Investigating Social Capital Differences Between College Athletes and Nonathletes

Wednesday, April 1, 2009
Exhibit Hall RC Poster Sessions (Tampa Convention Center)
Bryan L. Finch, Oklahoma State University, Stillwater, OK and Aaron W. Clopton, Louisiana State University, Baton Rouge, LA

Researchers have raised concerns that student-athletes, particularly at the NCAA Division I-A level, will leave college unprepared for a career outside of athletic competition (Kennedy & Dimick, 1987; Murphy, Petitpas, & Brewer, 1996). Other studies have examined the social and academic struggles of student-athletes compared to other students. Student-athletes often had lower graduation rates (Lapchick, 2000), less social and campus interaction (Adler & Adler, 1991), and poor career exploration and planning beyond athletics (Lally & Kerr, 2005). Additional research suggests that student-athletes are less able to prepare for future careers due to the additional constraints of playing collegiate sports (Ferrante & Etzel, 1991; Jordan & Denson, 1990) and have lower levels of career maturity than their colleagues on campus (Blann, 1985; Kennedy & Dimick, 1987). However, very few studies have looked at student-athletes using a social capital framework.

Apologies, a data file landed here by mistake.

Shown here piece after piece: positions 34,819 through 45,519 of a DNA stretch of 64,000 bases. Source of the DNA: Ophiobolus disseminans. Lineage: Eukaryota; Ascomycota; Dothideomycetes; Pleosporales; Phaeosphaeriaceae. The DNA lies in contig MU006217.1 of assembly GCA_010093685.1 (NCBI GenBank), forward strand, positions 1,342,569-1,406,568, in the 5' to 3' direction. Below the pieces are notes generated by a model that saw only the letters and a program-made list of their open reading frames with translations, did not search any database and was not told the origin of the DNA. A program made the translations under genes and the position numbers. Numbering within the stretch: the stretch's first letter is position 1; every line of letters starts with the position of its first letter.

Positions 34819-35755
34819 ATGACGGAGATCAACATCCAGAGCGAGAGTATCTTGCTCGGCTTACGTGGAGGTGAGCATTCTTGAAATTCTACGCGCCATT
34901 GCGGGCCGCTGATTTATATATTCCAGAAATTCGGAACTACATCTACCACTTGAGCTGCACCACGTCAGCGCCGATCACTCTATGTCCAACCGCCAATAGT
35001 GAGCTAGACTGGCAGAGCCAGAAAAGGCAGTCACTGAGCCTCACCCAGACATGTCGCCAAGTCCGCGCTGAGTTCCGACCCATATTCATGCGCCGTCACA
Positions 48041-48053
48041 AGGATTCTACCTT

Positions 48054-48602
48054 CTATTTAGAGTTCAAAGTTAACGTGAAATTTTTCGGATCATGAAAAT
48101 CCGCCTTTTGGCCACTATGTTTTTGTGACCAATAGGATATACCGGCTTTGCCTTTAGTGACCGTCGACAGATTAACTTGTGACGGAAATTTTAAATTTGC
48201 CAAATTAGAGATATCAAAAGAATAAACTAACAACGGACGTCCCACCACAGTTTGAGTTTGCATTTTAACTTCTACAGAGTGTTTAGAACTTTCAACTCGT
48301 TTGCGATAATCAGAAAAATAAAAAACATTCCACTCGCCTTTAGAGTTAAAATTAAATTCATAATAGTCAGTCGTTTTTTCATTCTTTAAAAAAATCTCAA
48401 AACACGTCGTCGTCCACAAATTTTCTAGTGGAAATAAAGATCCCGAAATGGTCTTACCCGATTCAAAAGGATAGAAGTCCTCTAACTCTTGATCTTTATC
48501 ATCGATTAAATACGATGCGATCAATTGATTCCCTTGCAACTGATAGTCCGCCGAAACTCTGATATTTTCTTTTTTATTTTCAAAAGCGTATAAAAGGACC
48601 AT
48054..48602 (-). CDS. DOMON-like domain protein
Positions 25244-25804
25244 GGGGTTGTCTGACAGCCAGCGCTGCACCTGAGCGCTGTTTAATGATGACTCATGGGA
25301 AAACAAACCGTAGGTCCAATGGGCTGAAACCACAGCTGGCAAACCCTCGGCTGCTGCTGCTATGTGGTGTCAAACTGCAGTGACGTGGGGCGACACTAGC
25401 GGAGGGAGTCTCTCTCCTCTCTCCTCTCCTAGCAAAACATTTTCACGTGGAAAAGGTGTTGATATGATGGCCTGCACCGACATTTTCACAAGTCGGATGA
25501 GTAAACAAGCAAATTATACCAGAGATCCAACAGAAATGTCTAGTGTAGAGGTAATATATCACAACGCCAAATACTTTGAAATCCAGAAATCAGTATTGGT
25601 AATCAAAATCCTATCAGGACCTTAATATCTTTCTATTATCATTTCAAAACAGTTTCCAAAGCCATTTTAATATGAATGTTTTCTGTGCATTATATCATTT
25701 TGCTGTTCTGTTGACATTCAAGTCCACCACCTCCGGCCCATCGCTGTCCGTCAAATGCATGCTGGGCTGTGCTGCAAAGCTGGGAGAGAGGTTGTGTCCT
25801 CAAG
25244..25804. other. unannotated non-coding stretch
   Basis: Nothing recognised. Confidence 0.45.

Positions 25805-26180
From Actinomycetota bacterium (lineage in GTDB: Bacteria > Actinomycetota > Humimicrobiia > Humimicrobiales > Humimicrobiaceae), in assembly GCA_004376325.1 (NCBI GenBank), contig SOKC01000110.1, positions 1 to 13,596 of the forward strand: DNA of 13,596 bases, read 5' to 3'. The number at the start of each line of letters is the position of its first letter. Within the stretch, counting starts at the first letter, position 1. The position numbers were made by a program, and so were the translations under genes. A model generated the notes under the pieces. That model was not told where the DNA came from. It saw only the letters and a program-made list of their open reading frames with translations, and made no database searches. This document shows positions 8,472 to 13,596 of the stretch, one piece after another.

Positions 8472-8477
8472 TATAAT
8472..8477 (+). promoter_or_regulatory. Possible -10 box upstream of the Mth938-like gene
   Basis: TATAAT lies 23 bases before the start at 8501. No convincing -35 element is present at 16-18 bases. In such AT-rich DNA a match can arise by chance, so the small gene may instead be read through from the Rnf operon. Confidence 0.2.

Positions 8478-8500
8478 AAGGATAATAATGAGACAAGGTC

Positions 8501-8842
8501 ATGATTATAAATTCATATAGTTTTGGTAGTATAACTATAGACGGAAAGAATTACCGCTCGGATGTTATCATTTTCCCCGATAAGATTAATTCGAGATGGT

The current study was designed to examine possible differences in social capital between college student-athletes and non-athletes. Putnam (2000) defined social capital as the fabric that connects us together through social networks, with benefits including trust, reciprocity, cooperation, and information. To assess for social capital, the five-item Social Capital Assessment Tool (Krishna & Shrader, 1999) was utilized. SCAT consists of the two elements that comprise social capital: sense of trust and reciprocating social networks.


Athletes and non-athletes were randomly selected online in the fall of 2007 from 41 BCS institutions. A total of 1702 participants responded for a response rate of 35.5%. Variables included scales for trust, social networks, social capital, overall student adjustment, future degree plans, and grade point average. Independent sample t-tests revealed only one significant difference between the two groups. Non-athlete students recorded higher scores on degree planning (t[1265]=-2.10, p<.05), that is, non-student-athletes were significantly more likely to pursue higher degrees, or finish their current ones, than were the college athletes.


The results suggest that student-athletes and non-athletes share similar views regarding their feelings of trust, social networks, and social capital on campus. The significant difference in degree planning suggests that student-athletes may still be behind their campus counterparts in areas such as academic and career planning, as has been found previously (Kennedy & Dimick, 1987; Lally & Kerr, 2005). Future research into the role of social capital and student-athletes' academic and career planning may prove beneficial for athletic and academic administrators.